Laser Treatment for Cold Sores FAQ
Quick and Pain-Free Cold Sore Treatment
Cold sores are bothersome, painful, and often a source of self-consciousness. In the past, patients had to wait for the sores to resolve on their own. However, with today’s advanced laser treatments, you no longer have to wait for relief! There is something that can be done about it right now.
What are cold sores?
Cold sores are lesions that typically appear on the lips. They are the result of an outbreak of the Herpes simplex virus in your system. The virus is very common and most often lies dormant. However, from time to time, it will present as “cold sores.” These sores usually last from 10 days to two weeks, if left untreated.
Are cold sores contagious?
Herpes simplex virus is contagious and can be contracted through oral contact during an outbreak. It can even be passed along from mother to baby during pregnancy.
Is there a cure?
While there is no cure for the virus, there are ways to treat it. Laser treatment is the newest, fastest, and least painful option!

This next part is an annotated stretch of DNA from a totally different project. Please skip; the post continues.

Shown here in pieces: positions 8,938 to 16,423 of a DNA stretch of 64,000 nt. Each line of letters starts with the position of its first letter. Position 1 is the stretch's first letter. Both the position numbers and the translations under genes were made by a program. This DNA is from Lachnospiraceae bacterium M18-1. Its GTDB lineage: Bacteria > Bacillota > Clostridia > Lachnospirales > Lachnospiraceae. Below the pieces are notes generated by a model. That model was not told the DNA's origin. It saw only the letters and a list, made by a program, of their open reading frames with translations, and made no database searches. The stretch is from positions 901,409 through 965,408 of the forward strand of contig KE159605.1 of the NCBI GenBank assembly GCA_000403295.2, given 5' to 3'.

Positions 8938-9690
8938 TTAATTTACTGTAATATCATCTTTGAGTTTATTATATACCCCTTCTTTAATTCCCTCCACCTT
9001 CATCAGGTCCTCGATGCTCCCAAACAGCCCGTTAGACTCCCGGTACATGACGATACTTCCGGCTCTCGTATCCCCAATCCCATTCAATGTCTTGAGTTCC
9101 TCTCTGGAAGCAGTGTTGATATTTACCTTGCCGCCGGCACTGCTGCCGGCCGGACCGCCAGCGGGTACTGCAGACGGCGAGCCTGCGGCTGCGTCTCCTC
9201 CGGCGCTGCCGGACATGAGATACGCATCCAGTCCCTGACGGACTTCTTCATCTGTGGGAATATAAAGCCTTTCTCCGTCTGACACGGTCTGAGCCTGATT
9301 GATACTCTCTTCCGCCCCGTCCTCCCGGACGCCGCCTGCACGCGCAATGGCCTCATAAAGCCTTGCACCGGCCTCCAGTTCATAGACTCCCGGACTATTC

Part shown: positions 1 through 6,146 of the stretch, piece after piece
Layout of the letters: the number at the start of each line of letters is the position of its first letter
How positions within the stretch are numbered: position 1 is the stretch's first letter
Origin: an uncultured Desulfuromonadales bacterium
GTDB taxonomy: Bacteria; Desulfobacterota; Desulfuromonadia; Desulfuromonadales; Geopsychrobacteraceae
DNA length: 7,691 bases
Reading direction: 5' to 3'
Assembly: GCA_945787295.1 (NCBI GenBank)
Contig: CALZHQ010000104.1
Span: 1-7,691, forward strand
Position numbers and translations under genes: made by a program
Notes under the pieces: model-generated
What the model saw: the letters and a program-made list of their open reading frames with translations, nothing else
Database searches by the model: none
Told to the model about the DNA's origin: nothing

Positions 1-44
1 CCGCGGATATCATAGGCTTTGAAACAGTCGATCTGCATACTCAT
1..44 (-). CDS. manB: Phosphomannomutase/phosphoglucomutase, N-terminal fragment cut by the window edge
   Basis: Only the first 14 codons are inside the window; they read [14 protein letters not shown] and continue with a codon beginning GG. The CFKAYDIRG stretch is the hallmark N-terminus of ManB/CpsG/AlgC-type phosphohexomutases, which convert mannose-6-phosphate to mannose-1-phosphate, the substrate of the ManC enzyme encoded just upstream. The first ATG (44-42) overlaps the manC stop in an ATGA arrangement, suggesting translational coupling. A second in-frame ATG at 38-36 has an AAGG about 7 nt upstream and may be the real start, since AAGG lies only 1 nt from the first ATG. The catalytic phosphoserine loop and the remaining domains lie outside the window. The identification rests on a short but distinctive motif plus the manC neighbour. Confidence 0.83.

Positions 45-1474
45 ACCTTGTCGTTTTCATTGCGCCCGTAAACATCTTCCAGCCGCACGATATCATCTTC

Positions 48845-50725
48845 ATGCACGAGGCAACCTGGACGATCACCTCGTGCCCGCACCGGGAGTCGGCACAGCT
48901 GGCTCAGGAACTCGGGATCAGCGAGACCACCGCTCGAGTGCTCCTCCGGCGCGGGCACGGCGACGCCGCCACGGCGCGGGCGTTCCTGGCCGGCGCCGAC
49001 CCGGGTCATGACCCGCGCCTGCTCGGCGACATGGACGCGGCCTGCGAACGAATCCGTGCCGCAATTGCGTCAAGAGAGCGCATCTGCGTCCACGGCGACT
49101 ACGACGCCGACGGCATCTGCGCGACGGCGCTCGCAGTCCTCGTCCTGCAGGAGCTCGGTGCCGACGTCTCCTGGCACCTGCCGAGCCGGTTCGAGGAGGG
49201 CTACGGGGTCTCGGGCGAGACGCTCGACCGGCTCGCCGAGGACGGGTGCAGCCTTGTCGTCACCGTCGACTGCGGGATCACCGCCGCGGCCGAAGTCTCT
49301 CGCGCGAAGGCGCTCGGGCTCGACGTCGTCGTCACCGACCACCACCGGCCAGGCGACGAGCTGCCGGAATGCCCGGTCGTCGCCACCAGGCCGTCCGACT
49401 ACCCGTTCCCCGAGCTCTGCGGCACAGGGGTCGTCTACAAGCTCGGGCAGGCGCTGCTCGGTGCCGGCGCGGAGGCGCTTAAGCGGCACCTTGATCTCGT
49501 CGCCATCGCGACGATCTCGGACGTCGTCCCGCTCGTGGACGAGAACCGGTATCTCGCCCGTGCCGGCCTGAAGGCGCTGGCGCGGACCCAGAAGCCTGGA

Does this laser treatment hurt?
The laser does not actually touch your skin, and the procedure is painless and requires no anesthetics.
How does laser treatment of cold sores work?
We use a precision laser to kill the virus located within the sore, avoiding unnecessary aggravation of healthy tissue and thus allowing your body to heal faster. It is even possible for us to stop the cold sore before it develops fully. If you get a tingly sensation in the lips and the sense that a cold sore is coming on, call us for an appointment. We can treat the area before the outbreak happens. There is evidence that if we treat a cold sore with laser twice it will be less like to get it again in that same spot.
What should I expect?
The Laser Treatment of Cold Sores:
- Takes just a few minutes
- Is pain-free
- We do not need to pre-freeze the area
- Encourages your body’s natural healing process
- Produces fast results
Does my dental insurance pay for this laser treatment?
There is a dental code that your dentist uses and most of the time it is covered by your dental insurance but you can always ask our financial co-ordinator to send an estimate for you to the insurance to find out.